Eventually, when the structure was being developed to add the new tennis court, the team realised that it could support a multistorey space that might encompass the additional programmatic elements without compromising the design of the house itself. Meanwhile, Lautner's original concept can be seen in a wood and cardboard model on display in the house’s dining area. 

frontage in concrete and glass of the Goldstein Entertainment Complex at the sheats-goldstein residence

(Image credit: Joe Fletcher)

The tennis court is set in a part of the plot that used to be a separate property – but Goldstein acquired it, with Lautner's engagement, to develop it as a sports facility and guest house. The Goldstein Entertainment Complex contains a fully functioning nightclub with VIP room/library, offices for Goldstein and his assistants, an outdoor terrace with dining and kitchen facilities and a pool and spa.

close up of glass and concrete facade at the Goldstein Entertainment Complex at the sheats-goldstein residence

(Image credit: Joe Fletcher)

'We’ve always approached this project as an evolution of the visual language established by Lautner in the original house. The angular geometries and material palette are closely related but adapted to their purpose in the new buildings,' says Conner. 

'Raw concrete, pebble-finished slabs, frameless glass, and stainless-steel tie the two together; but the domestic warmth wrought by the wood, umber-toned leather, and rose quartz of the house are replaced with silvered leather and cool blue granite in the club and offices. The board forming of the concrete in the original residence is a traditional wide plank and used sparingly, whereas in the new structures, a smaller 1.5-inch-wide plank, that reads more as a texture than a graphic element, is employed and can be found on a wider range of surfaces.'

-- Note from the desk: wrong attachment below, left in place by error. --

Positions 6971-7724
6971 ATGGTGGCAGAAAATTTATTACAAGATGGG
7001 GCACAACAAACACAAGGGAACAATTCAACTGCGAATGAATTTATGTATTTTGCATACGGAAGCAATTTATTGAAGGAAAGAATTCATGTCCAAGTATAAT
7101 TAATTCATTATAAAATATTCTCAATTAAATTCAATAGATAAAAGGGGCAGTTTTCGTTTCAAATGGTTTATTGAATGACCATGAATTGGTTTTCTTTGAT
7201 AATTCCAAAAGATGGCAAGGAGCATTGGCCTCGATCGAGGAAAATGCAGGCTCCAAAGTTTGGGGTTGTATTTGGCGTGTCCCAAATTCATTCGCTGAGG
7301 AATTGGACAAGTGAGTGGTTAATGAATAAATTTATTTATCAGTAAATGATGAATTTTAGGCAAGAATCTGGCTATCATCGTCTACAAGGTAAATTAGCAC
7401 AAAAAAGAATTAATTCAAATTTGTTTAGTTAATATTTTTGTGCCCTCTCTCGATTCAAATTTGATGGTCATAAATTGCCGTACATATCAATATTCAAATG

swimming pool and deck terrace at the Goldstein Entertainment Complex at the sheats-goldstein residence

(Image credit: Joe Fletcher)

He continues: 'It is an interesting design problem to apply Lautner’s “anti-box” organic philosophy to something with such a strong rectilinear presence as a tennis court. You can see as the building moves westward away from the house that it begins to break out of the envelope; the frameless glass of the office outcropping pushes out into space and the corner of the court is cropped back so that the space below relates more directly with the views of the city beyond.

'The geometries start to break down further as you move into the lower terrace and the structures begin to open up and relate to the landscape more. The boundaries between architecture, furniture, and the environment are blurred throughout.'